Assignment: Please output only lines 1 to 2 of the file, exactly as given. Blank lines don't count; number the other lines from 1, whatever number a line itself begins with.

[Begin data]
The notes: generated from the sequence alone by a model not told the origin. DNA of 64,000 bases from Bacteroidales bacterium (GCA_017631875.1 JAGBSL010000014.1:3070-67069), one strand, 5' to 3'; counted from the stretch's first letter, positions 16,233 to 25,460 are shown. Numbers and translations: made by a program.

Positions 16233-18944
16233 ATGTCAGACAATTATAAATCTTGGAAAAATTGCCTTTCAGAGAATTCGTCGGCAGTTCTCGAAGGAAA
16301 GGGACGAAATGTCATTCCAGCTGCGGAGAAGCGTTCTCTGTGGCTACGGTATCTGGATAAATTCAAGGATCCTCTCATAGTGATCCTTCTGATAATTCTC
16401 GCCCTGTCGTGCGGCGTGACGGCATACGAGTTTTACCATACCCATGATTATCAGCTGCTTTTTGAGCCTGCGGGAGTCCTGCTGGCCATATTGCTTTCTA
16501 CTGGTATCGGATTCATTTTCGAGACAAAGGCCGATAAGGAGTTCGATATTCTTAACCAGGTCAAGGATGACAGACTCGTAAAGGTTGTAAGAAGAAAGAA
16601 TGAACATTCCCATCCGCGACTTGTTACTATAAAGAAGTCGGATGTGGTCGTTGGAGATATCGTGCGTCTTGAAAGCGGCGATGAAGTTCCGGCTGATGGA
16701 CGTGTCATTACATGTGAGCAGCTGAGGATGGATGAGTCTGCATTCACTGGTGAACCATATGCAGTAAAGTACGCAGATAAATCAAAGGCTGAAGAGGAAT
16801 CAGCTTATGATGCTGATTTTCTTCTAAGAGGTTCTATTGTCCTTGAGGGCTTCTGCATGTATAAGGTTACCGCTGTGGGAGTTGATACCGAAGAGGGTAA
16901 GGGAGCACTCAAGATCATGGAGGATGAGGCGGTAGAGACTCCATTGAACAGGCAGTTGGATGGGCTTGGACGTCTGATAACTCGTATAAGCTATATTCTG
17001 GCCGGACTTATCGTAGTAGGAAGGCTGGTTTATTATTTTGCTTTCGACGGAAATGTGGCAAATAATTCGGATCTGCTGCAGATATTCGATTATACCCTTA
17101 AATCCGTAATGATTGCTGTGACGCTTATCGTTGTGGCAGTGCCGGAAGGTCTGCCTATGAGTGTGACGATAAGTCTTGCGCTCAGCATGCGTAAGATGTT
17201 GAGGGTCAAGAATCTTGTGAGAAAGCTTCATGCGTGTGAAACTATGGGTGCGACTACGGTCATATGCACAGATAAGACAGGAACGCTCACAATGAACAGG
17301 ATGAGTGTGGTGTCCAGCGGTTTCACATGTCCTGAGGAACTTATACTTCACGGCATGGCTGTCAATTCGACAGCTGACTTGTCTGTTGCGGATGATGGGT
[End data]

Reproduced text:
The notes: generated from the sequence alone by a model not told the origin. DNA of 64,000 bases from Bacteroidales bacterium (GCA_017631875.1 JAGBSL010000014.1:3070-67069), one strand, 5' to 3'; counted from the stretch's first letter, positions 16,233 to 25,460 are shown. Numbers and translations: made by a program.

Positions 16233-18944